The Mount: Tudor-style, £595,000 four-bed Burnley home... with a twist

The MountThe Mount
The Mount
Rather famously, Henry VIII got through a few wives. Six, in fact. The second Tudor king, Henry has been and will forever be remembered as one of history's less warm individuals to have plonked his reputedly large derriere on the English throne. For many though, Tudor is namely a style of fancy house, all dark beams and lush white facades. Despite the most infamously Tudor king being a lout, the architecture baring the family name is famed for being delicate and tasteful. Enter: this four-bed Burnley home for your majesty's approval.

Aptly named The Mount - Henry certainly mounted the heads of at least two of his desperately unfortunate other halves after having them beheaded - this property is a classic visage of hewn stone, steep gables, and... a tennis court? Okay, well, apparently Henry himself played a spot of whatever the 16th century's version of tennis was, so it fits the narrative I'm going with, so there.

Like the castle and keeps of yore, The Mount - on the market for £595,000 - is protected by an iron wrought gate. Granted, Henry's gates won't have been electrically activate-able via a cool little doodad that you keep in your car, but the fundamental principles are the same. Work with me here.

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A former mill owner's home - I'm sure they had mills in the 1500s, as well: all these similarities are frankly uncanny - which traces its roots back to the 1920s when our friend Henry had been dead just 410-ish years, The Mount boasts some pretty impressive views and knows it judging by the number of light airy windows the property offers. If you got it, flaunt it.

The home is accessed by a suave glass rear-entrance porch: an entrance vestibule if you will. Leading through to a sun room - perfect for the 10 days a year or so which our beloved Burnley enjoys cloudless weather - via the brainteaser-style tiled kitchen, not only does the ever-more impressive Mount offer any lucky residents access to a living room and a dining room, but a drawing room as well.

Who even knows what a 21st century drawing room is? No me, not you. Just use your imagination. I'm thinking indoor Jacuzzi. But keep the blue carpet: that's literally too cool to lose.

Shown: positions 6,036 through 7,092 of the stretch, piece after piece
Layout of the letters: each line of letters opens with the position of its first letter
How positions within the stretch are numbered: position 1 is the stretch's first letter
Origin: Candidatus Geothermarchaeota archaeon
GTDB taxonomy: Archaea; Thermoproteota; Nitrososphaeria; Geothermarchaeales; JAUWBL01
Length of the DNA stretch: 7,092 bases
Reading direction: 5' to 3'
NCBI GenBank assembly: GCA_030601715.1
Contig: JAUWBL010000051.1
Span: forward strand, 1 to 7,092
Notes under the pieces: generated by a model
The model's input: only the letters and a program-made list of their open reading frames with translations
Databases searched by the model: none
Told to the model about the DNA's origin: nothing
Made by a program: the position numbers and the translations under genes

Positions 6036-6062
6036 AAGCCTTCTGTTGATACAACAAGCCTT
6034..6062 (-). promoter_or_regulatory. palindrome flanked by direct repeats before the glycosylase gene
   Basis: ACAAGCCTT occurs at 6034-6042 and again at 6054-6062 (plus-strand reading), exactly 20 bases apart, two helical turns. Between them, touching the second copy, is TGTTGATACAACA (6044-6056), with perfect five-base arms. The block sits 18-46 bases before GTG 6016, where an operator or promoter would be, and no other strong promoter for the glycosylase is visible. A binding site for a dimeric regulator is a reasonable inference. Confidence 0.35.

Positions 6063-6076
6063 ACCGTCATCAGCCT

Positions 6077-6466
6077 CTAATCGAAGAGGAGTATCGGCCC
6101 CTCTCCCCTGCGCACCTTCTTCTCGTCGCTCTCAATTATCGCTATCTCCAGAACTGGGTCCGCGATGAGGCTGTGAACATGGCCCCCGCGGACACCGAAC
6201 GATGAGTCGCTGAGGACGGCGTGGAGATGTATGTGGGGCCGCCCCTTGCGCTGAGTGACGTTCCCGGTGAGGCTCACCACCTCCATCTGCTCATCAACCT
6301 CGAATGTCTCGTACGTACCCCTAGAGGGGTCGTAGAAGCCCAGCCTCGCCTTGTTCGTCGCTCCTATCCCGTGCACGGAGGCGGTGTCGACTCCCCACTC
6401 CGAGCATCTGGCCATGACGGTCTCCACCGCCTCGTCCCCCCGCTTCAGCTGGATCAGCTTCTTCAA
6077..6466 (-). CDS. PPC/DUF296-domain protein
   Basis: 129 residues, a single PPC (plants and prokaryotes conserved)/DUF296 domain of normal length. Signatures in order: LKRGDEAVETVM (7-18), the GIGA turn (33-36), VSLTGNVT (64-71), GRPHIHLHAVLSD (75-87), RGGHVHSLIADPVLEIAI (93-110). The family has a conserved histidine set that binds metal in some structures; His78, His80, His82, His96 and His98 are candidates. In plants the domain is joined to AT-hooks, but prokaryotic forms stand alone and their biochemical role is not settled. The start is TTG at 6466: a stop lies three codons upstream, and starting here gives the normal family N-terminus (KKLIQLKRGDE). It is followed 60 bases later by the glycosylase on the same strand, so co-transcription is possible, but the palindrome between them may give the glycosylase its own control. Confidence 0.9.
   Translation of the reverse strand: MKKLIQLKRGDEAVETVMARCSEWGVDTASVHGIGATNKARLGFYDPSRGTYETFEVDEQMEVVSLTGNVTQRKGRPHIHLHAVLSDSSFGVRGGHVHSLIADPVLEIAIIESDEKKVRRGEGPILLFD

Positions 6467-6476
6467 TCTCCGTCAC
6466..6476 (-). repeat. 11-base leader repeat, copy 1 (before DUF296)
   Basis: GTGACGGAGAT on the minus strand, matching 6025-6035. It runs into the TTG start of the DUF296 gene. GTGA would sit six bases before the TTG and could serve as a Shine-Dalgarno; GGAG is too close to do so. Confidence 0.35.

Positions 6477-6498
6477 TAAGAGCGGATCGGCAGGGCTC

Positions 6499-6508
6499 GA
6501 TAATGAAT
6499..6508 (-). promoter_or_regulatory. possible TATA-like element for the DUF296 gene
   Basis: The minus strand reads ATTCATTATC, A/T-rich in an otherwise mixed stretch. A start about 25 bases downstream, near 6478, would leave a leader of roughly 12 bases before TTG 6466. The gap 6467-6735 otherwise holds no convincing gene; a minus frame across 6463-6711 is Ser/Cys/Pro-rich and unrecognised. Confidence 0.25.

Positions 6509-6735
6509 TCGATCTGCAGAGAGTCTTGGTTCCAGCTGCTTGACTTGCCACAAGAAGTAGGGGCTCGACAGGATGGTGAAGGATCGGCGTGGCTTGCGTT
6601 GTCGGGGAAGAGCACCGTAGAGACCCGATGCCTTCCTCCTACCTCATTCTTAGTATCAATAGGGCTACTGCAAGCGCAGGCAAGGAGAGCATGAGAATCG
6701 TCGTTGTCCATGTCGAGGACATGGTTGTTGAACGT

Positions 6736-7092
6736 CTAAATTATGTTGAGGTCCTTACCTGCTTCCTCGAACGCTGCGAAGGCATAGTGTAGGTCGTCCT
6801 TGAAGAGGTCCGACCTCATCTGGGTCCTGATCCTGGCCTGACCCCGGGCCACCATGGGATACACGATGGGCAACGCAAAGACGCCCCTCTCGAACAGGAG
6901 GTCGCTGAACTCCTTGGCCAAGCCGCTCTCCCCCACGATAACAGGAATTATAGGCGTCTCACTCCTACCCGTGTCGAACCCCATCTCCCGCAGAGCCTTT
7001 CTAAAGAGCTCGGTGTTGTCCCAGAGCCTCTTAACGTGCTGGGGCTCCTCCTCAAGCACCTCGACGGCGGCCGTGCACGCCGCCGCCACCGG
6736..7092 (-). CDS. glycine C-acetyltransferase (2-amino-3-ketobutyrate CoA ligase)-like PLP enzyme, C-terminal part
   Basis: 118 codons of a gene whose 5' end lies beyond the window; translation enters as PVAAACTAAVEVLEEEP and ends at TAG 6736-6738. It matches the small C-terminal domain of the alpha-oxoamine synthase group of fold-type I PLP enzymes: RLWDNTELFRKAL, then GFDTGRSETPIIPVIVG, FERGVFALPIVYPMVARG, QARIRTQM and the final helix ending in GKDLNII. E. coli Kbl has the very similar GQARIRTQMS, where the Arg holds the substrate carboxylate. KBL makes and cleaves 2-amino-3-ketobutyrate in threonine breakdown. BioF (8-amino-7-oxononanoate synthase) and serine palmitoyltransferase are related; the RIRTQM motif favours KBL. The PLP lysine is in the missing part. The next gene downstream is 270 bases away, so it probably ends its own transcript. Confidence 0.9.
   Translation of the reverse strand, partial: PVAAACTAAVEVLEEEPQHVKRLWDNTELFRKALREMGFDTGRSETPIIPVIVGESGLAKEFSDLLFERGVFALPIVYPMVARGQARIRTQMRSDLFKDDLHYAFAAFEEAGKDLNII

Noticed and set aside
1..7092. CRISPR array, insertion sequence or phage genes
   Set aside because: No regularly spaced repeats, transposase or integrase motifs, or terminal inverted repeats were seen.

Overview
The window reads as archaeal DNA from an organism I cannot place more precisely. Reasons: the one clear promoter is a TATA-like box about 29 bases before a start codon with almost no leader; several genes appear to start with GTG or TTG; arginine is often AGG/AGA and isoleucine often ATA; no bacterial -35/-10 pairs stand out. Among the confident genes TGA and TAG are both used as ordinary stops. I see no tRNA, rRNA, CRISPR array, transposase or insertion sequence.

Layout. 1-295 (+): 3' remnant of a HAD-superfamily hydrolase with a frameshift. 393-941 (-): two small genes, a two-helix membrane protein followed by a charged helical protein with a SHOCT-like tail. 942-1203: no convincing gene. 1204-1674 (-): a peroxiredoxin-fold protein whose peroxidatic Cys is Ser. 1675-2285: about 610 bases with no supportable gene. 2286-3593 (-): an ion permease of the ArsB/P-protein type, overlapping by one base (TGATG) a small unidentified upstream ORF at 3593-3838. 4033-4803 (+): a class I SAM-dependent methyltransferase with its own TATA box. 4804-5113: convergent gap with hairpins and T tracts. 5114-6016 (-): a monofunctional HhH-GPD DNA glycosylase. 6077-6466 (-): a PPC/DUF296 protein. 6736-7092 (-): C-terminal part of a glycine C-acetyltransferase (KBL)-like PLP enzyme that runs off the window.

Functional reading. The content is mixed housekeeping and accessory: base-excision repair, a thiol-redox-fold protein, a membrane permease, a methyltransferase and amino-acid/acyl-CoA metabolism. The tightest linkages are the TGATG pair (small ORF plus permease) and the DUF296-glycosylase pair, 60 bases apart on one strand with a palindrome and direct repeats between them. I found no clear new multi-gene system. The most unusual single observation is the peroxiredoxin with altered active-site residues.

For those looking to stretch out in a more conventional setting that the downstairs Jacuzzi tub overlooking the East Lancastrian moors, the main living room itself has a charming bay window and a truly massive period centrepiece fireplace. You could practically climb the thing. But don't. Fireplaces are sometimes hot. Best not risk it.

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Upstairs, an open-plan staircase with a spindle balustrade takes you to the landing off of which you can explore the fanciest of fancies: a bathroom with a carpeted floor. I love a bathroom with a carpeted floor: it's just so impractical but at the same time so decadent. The feel of plush trim under your toes post-shower is damn good. And it seems to be a thing that houses use to have loads of, but modern properties have overlooked. I say bring it back.


Less of all that bathroom chat; check out the master bedroom. It's huge, partly owing to the fact that the main bathroom (sorry, more bathroom chat, I lied) is an en suite complete with twin vanity hand wash basins, but it's still a big room. More plush carpeting, too. Always good.

Outside, and there is one major thing which catches the eye and which is also for sale. Sure, the landscaped gardens across numerous littler bucolic spaces are lovely, the all-weather tennis court is just begging for a quick Wimbledon knockabout, and the two garages - one integral and one detached - offer plenty of space. But the real kicker is the adjoining semi-detached home.

Not to sound crass, but fancy turning two semis into one big one? If so, Blue Hills next door is available for sale at the same time with the same owner, making this building - while being a "former mill-owner's house" - a lot less run-of-the-mill indeed.

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